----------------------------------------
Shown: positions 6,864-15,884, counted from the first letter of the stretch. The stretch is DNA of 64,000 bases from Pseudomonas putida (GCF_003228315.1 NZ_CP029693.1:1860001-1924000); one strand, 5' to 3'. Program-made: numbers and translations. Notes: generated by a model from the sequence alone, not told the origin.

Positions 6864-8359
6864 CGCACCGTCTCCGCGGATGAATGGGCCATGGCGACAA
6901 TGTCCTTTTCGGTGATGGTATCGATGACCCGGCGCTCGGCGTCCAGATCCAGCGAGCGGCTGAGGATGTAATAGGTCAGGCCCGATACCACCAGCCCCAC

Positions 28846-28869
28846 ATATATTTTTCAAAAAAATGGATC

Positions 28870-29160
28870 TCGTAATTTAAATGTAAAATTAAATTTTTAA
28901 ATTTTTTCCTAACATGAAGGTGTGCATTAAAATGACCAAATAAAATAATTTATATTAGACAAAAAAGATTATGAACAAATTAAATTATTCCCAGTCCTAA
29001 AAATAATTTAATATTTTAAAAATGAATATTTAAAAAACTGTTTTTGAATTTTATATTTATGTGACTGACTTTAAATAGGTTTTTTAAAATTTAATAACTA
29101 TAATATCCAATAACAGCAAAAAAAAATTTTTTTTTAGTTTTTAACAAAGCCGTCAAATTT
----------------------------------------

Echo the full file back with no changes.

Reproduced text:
Shown: positions 6,864-15,884, counted from the first letter of the stretch. The stretch is DNA of 64,000 bases from Pseudomonas putida (GCF_003228315.1 NZ_CP029693.1:1860001-1924000); one strand, 5' to 3'. Program-made: numbers and translations. Notes: generated by a model from the sequence alone, not told the origin.

Positions 6864-8359
6864 CGCACCGTCTCCGCGGATGAATGGGCCATGGCGACAA
6901 TGTCCTTTTCGGTGATGGTATCGATGACCCGGCGCTCGGCGTCCAGATCCAGCGAGCGGCTGAGGATGTAATAGGTCAGGCCCGATACCACCAGCCCCAC

Positions 28846-28869
28846 ATATATTTTTCAAAAAAATGGATC

Positions 28870-29160
28870 TCGTAATTTAAATGTAAAATTAAATTTTTAA
28901 ATTTTTTCCTAACATGAAGGTGTGCATTAAAATGACCAAATAAAATAATTTATATTAGACAAAAAAGATTATGAACAAATTAAATTATTCCCAGTCCTAA
29001 AAATAATTTAATATTTTAAAAATGAATATTTAAAAAACTGTTTTTGAATTTTATATTTATGTGACTGACTTTAAATAGGTTTTTTAAAATTTAATAACTA
29101 TAATATCCAATAACAGCAAAAAAAAATTTTTTTTTAGTTTTTAACAAAGCCGTCAAATTT